With filled stomachs we head for the Wutze hotel. We get a room on the 2nd floor but there appears to be no elevator. Two flights of stairs aren't that easy to manage at this altitude. Especially not with luggage! After checking out the bathroom, it's clear that we have no water. So I need to descend again to the reception to report the problem. Very quickly two men come and check it out, but they cannot get it fixed. Then luckily a third technician appears who luckily manages to get the tab running again.

There's not much time left anymore to get changed, because we leave again for the centre. We are devided in two groups. Some want to visit the centre and the market. Ils and I decide, with a little of group of fellow travellers, to walk the kora around the Tashilumpo monastery.

It's still early afternoon and the sun is ferocious. Moreover, the monastery is built high against the mountain side, so the first part of the walk is a serious climb! Nonetheless it's a wonderful walk. Tibetans are demolishing a wall with their traditional methodes and the kora is doted with prayer wheels and memorial stones. Time to time we pass high aged pilgrims who defy the heat to pay their repspects and burn incense. On the hills on top of the monastery, we see numerous prayer flags. High in these hills, they still practice sky burrials.  A little further on our tour, we have a wonderful view of the baby Potala; the little brother of the Potala Palace in Lhasa.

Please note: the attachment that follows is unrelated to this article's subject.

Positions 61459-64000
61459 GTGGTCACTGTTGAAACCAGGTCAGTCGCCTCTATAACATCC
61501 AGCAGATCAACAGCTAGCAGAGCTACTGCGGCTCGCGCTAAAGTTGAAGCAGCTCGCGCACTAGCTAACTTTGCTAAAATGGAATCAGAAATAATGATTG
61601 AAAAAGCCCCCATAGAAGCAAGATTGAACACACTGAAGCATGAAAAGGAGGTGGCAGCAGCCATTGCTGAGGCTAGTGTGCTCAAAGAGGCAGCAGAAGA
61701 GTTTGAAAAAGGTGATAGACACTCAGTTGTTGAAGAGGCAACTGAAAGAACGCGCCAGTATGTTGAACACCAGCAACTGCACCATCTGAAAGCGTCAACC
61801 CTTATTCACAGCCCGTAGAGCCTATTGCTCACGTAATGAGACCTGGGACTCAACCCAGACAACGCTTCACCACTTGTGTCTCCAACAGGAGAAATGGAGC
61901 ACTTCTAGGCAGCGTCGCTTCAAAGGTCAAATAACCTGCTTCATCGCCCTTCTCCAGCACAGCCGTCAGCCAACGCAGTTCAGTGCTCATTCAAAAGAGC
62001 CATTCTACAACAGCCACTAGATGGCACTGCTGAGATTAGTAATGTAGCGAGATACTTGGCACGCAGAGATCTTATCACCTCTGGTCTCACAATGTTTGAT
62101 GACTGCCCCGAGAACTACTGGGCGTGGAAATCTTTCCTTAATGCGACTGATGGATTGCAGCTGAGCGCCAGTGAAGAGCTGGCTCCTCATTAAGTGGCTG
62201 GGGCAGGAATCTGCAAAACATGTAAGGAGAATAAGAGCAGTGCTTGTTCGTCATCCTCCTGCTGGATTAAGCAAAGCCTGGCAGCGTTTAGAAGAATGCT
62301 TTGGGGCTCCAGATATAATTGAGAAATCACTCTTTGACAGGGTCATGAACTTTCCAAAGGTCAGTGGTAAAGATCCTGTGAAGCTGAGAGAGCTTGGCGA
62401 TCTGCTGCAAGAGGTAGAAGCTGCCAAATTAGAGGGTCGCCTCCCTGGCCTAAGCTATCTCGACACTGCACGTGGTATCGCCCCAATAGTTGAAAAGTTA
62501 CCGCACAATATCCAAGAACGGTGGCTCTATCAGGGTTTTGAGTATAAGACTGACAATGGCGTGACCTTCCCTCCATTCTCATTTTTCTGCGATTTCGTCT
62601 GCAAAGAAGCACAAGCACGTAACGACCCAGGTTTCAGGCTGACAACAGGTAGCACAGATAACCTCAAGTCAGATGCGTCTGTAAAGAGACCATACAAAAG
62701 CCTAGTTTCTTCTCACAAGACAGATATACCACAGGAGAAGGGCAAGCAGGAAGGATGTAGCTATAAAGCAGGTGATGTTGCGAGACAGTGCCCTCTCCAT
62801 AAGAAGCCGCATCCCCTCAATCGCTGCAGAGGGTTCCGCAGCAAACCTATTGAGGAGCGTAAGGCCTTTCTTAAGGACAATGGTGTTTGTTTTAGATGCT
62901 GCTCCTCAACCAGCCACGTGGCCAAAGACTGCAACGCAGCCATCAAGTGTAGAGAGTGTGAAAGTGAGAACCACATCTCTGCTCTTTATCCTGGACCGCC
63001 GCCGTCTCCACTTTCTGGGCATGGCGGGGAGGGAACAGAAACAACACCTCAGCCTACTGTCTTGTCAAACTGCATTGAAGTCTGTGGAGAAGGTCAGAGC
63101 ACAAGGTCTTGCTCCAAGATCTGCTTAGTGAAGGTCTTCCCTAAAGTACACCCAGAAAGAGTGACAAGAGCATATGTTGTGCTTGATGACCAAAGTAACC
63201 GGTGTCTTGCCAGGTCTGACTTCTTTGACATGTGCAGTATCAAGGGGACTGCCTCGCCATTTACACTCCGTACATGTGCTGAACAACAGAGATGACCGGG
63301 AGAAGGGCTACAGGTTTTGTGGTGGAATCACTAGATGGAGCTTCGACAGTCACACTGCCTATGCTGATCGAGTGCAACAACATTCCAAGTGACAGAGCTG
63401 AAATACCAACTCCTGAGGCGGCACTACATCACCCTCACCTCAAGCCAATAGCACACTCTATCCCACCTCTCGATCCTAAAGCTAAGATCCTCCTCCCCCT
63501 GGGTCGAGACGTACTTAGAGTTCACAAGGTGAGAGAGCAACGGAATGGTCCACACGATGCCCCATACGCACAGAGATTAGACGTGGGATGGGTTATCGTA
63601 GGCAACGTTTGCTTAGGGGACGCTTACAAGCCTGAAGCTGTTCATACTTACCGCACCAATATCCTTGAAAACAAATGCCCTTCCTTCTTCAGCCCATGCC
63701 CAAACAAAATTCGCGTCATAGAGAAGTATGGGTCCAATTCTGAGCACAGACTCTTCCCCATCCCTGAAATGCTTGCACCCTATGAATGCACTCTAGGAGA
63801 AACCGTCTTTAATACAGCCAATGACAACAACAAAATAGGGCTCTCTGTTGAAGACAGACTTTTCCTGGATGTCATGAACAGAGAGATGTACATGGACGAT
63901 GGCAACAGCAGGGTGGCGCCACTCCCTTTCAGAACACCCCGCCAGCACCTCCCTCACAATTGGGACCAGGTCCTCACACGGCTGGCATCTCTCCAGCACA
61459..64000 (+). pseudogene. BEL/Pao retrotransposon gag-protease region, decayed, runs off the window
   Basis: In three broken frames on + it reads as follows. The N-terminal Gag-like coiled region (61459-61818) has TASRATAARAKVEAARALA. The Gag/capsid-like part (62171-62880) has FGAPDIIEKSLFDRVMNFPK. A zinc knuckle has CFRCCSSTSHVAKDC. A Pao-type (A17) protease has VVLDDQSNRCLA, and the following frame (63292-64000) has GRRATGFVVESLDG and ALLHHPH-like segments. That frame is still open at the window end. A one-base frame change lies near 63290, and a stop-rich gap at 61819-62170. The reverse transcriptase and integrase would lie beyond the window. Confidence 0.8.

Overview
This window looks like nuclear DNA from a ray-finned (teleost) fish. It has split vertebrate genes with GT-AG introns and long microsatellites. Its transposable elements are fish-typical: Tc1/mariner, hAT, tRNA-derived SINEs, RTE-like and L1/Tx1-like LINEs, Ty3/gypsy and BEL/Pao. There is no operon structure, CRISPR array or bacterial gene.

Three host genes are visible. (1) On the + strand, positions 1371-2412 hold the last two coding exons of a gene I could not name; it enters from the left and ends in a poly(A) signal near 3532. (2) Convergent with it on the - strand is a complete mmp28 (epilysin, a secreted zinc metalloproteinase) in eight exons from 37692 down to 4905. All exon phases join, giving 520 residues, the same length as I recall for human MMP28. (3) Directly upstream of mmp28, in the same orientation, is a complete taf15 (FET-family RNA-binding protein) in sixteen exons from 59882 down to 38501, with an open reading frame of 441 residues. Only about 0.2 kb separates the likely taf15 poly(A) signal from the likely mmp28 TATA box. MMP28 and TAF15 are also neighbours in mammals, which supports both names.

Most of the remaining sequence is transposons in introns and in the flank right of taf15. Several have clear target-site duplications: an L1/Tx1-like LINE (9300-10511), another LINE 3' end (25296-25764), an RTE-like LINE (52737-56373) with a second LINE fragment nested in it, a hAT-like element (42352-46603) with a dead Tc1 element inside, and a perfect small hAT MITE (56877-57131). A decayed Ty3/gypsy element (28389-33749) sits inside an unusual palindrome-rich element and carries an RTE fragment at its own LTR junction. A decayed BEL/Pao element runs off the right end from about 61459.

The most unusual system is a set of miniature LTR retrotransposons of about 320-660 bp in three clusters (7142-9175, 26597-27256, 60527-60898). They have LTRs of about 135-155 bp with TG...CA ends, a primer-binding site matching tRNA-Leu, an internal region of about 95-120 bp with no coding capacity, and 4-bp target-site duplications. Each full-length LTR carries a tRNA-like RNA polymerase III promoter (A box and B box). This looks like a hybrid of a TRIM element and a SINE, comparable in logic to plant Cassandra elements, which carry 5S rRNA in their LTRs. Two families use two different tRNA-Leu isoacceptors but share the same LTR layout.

We pass a few little houses, that according to our tour guide, are still inhabitted by nuns.

A group member boldly takes a peek inside and we are all invited to come in and take a look. We are even welcome to take pictures! When everyone is leaving again, the nun is trying to tell us something. At first it is not completely clear what she would like to communicate, but then at last we figure out she would like to have her picture taken with us :-) Of course we would love that too!

Now the kora goes downhill again, all the way into the old Tibetan quarter of the city towards a market where the goat carcasses are all neatly aligned, sitting on their bums... the little tail sticking out!

Right next to this, there's a little souvenir market with the same old stuff we have seen in Lhasa. There's not much time to browse around as our tour leader still wants to take us to the local market.

It's a big market but not all that interesting. There are mainly household items like brooms, buckets etc... for sale.